It was the perfect setting for HEAV’s Day at the Capitol–the sun was shining warmly and there was a light breeze to greet homeschool visitors. Everyone was eager to be outside and make their way across the street to the newly restored Capitol and Visitor’s Center. Because the session had ended, the Capitol building was quiet and the grounds were like a park on a spring day. Homeschoolers were the only visitors at the Capitol.
Morning Activities Prepared Students
Early in the morning of March 19, parents and students streamed into the Library of Virginia across from the Capitol to pick up tickets, maps, and scavenger hunt information. TeenPact volunteers distributed tickets for the Chamber Presentation, as well as for the Capitol, Executive Mansion, and Supreme Court tours.
At the library there was a brief introductory session hosted by Yvonne Bunn, HEAV’s director of homeschool support. Homeschool families met HEAV lobbyist Oscar Walker and TeenPact director Lydia Shanks. Maggie Massie, the House Educational Lead, explained how interested homeschoolers could become Capitol pages. Former Attorney General Bob McDonnell and Senator Steve Martin, representing Senator Ken Cuccinelli, shared important information about state government and the upcoming elections. After a brief legislative review, everyone was off to the Capitol grounds.
Student Involvement: The Key to Learning
Entire families participated in the Chamber Presentations scheduled four times during the day. Both parents and students sat in the same seats and at the same desks as Virginia’s legislators.
House and Senate educational directors explained the Capitol’s history and the parliamentary rules. The directors taught participants how to use the electronic devices on each desk for recognition, speaking, and voting. This kept the students very interested!
Those in the House debated a sports access bill, and those on the Senate side debated cell phone use by drivers. Parents and students pushed the appropriate button to be recognized, then stood and spoke into desk microphones during the discussion. Lively debates ensued before the legislators electronically voted “yea” or “nay” on the mock bills.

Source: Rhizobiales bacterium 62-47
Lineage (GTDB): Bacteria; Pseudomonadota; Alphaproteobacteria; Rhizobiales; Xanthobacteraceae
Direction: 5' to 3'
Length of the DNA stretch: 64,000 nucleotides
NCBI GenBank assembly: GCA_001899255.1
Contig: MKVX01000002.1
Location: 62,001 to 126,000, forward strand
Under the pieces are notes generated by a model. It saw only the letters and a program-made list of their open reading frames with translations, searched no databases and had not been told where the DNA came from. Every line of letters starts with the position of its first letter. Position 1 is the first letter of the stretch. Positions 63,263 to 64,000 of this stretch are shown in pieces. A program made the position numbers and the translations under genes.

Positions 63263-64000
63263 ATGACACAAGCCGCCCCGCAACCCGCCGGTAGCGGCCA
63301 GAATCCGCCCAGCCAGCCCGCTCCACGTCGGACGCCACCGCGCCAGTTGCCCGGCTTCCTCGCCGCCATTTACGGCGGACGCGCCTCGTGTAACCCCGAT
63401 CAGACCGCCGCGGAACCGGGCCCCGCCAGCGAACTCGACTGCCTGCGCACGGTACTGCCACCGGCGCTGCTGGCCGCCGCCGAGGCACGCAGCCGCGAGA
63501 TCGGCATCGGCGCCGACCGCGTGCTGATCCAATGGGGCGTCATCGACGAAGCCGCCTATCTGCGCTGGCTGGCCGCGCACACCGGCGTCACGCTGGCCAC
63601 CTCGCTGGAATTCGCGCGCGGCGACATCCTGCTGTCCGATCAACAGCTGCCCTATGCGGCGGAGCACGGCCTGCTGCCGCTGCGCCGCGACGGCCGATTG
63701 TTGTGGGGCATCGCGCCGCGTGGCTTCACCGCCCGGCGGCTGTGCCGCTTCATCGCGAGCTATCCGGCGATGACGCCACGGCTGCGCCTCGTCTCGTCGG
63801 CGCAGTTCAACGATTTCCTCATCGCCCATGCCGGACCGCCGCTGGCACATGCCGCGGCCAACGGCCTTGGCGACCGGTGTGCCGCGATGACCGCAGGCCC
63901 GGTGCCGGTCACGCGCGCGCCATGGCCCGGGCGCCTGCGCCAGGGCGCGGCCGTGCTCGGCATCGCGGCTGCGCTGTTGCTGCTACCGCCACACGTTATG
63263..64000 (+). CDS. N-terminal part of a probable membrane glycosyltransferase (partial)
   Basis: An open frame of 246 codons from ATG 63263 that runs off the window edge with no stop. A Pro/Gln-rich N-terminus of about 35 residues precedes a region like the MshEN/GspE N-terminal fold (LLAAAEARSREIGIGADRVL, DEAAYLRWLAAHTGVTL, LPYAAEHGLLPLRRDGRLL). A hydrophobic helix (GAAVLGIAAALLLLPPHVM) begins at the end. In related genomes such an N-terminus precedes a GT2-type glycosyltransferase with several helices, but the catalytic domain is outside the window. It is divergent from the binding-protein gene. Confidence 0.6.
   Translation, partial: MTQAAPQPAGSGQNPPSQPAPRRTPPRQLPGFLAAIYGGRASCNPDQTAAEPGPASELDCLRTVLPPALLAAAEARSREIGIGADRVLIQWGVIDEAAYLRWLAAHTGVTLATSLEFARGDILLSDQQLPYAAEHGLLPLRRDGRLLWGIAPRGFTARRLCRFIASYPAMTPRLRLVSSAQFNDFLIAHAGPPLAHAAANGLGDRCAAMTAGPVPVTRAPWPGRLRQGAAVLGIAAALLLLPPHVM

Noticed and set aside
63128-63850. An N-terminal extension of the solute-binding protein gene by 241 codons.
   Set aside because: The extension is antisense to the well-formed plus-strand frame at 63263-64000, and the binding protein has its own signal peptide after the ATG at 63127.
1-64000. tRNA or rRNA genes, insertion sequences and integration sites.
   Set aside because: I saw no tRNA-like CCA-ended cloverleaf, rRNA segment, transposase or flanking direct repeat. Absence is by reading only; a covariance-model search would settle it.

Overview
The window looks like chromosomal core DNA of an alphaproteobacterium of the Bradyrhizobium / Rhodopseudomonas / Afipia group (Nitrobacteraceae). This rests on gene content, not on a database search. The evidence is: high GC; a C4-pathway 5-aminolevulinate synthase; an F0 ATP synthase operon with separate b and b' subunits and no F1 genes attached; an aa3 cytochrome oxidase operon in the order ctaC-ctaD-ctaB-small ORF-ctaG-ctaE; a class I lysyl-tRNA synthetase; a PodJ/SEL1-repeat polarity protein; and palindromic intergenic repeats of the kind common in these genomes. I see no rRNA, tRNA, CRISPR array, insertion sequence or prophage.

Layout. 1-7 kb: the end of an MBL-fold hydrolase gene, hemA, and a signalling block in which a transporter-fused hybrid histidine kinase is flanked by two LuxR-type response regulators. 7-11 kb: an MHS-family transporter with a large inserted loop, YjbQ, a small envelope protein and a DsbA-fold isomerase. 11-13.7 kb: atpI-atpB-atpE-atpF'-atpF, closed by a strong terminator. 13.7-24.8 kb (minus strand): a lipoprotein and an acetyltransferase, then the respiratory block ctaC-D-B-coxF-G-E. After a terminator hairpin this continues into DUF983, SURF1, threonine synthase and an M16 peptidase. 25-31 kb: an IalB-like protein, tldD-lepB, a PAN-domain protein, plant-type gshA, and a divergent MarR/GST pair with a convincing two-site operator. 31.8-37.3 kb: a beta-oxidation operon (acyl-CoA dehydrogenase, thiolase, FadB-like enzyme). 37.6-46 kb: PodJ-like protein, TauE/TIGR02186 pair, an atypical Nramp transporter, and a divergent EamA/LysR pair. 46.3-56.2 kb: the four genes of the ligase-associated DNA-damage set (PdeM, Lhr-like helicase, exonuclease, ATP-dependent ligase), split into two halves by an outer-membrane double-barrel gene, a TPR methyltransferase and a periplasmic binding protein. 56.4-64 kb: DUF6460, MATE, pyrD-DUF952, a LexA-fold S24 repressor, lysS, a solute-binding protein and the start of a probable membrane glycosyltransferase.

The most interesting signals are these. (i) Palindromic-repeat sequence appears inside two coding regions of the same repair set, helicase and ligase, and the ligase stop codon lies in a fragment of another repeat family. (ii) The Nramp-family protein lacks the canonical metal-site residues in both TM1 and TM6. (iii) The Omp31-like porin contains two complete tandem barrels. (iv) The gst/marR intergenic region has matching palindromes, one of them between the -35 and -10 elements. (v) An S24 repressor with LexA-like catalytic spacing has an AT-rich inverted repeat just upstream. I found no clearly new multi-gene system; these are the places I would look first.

While those in the chamber presentation were learning about bills becoming laws, others were taking tours of the beautifully restored Capitol. At midday, homeschool guests enjoyed picnic or boxed lunches from Meriwether’s Café in the Visitor’s Center while watching a video of one of the 2009 General Assembly sessions.
Afterwards, many families walked across the street to view the Richmond skyline from the City Hall observation tower–one of the tallest buildings downtown. It was great fun seeing a panoramic view of the downtown skyline. You could see students across the street scurrying around the Capitol grounds looking for answers to scavenger hunt questions.
As the day ended, one parent of a fourth grader remarked they were glad they had come because the Capitol trip made Virginia history come alive for them, while another student said this was a great ending to her senior year government course.
Regardless of the age or interest (parents included!), Day at the Capitol was a great learning experience that went far beyond the covers of a textbook!